The ability of the visual system to rapidly adjust to changing environmental conditions is one of its key characteristics. Environmental changes can occur over a variety of timescales, however, and it remains unknown how the visual system adapts to these. Does a single mechanism control adaptation across all timescales, or is adaptation subserved by multiple mechanisms, each of which is tuned to its preferred duration? To address this question, we conducted three experiments in which subjects viewed motion (Exp. 1 and 2) or faces (Exp. 3) in a sequence designed to produce opposing aftereffects. A first adapter was presented for a relatively long duration, while a second one was presented only long enough to extinguish the effects of the initial adapter. Continued measurement of aftereffects revealed a spontaneous recovery of adaptation caused by the initial, longer-lasting adapter in all three experiments. This pattern of results suggests that adaptation in the visual system generally reflects a combination of multiple temporally-tuned mechanisms.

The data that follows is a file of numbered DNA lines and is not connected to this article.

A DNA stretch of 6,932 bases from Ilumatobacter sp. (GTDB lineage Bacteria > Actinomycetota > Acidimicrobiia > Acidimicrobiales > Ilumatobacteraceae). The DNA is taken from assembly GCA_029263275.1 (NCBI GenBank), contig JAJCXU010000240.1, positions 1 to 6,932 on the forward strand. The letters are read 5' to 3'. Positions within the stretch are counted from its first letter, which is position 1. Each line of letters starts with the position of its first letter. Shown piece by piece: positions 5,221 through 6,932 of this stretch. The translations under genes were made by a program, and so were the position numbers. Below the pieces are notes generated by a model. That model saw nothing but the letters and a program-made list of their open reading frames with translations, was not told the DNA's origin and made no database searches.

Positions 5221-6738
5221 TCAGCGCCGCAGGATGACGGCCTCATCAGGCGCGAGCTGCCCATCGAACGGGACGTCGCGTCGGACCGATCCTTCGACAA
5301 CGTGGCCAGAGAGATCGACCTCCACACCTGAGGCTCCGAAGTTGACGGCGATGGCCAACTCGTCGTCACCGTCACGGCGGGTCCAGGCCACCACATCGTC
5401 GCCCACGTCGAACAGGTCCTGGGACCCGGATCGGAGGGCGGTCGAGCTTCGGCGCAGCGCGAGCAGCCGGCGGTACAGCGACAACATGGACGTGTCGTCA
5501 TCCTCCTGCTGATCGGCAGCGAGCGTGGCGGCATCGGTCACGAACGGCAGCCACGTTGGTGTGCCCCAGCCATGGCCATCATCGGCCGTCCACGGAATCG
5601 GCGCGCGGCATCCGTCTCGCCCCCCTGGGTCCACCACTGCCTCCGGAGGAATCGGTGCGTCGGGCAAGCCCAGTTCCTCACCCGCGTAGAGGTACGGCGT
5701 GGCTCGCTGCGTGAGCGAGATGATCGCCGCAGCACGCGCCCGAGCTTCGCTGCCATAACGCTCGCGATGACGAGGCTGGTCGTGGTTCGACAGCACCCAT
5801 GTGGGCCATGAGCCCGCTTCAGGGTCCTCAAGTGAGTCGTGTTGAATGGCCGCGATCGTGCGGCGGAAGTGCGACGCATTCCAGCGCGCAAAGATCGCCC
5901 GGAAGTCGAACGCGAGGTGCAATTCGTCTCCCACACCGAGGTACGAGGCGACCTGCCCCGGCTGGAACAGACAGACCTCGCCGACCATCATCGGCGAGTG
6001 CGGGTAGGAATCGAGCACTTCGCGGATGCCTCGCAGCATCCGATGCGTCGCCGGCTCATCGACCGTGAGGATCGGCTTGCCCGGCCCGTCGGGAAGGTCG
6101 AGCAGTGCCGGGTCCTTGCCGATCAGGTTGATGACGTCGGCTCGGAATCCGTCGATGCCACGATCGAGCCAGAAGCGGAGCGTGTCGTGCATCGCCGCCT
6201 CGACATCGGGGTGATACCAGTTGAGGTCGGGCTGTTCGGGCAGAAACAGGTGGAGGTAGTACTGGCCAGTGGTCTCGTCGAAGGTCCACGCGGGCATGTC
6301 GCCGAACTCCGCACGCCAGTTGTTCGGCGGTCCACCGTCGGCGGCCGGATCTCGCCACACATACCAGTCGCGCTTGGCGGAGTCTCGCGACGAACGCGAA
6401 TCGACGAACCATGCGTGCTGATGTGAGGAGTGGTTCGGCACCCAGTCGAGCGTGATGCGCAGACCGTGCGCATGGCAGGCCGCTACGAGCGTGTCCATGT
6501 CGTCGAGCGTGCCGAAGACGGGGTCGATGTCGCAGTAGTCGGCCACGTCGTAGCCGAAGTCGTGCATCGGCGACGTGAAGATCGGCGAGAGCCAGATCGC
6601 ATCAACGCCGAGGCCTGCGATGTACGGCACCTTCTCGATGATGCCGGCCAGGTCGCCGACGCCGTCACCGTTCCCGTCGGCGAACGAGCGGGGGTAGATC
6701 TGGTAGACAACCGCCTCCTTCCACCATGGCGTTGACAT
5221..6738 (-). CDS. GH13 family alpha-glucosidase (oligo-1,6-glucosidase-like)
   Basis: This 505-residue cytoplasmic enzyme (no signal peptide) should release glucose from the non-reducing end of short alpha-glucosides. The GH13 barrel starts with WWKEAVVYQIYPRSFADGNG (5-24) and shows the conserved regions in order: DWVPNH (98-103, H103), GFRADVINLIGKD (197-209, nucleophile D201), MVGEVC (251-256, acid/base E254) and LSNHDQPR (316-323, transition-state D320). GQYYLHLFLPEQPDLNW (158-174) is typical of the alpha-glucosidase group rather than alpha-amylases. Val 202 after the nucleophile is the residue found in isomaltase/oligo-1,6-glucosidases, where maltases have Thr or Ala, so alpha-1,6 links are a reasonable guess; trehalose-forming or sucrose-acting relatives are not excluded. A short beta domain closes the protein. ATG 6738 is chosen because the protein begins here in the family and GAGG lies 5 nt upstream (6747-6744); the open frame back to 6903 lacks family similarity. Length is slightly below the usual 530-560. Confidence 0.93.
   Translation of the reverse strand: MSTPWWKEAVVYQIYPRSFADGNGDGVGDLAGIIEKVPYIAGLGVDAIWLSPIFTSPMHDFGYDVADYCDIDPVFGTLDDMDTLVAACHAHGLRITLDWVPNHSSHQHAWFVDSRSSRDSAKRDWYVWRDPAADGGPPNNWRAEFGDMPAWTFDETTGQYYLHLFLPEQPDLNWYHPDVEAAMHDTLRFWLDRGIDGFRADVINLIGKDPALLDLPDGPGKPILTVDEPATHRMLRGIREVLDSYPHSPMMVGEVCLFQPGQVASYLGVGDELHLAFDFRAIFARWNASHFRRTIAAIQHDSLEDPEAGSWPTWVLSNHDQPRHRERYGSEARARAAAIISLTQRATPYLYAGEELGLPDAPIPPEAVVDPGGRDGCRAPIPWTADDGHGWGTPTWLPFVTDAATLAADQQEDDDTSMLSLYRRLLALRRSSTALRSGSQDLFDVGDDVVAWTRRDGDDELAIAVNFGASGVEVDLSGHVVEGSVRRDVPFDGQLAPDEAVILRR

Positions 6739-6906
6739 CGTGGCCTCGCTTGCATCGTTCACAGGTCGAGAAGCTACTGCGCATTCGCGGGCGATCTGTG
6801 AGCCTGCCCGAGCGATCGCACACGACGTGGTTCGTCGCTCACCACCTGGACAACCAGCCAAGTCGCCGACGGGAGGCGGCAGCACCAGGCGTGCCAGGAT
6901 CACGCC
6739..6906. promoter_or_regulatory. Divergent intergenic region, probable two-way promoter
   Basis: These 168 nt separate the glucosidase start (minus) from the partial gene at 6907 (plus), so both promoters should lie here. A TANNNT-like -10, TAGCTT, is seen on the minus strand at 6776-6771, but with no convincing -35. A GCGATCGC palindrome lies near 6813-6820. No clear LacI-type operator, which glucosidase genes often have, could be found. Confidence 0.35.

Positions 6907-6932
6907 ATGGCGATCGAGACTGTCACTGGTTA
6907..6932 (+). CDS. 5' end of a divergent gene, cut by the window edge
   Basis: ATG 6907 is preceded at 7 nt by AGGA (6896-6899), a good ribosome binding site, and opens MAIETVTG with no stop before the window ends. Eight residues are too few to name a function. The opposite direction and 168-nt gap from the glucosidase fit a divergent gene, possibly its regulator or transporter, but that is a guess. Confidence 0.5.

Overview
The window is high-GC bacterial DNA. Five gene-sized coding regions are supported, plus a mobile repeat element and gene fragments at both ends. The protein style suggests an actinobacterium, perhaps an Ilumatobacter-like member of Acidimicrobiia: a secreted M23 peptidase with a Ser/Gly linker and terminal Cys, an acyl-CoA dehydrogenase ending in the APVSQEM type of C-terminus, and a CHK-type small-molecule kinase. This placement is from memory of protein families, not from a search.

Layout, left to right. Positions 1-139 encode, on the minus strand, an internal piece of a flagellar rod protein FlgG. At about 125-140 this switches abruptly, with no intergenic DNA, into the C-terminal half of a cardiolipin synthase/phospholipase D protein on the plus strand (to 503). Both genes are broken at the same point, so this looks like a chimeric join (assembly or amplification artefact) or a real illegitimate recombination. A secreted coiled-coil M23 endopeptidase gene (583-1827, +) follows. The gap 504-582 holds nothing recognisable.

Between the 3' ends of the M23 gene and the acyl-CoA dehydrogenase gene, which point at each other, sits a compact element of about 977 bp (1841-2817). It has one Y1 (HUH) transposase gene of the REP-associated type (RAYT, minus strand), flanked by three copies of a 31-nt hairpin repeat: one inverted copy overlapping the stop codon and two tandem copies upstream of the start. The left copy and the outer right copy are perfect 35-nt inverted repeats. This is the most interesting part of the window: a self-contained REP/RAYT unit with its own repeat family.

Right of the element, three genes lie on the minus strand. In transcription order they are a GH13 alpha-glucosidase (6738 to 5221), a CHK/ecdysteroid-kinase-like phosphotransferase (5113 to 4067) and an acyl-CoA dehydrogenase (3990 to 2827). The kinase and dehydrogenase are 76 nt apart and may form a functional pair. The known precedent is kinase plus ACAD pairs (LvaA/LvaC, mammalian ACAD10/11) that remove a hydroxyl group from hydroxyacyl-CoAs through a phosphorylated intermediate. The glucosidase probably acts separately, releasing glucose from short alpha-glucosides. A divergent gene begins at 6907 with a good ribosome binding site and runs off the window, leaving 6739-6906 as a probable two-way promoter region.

Bibliographical noteFunding Information:
This research was supported by Grant NSF BCS-1028584. We thank Sheng He, Gordon Legge, and Edward Vul for helpful comments, and Scott Luisi for research assistance.
- Face aftereffect
- Motion aftereffect
- Spontaneous recovery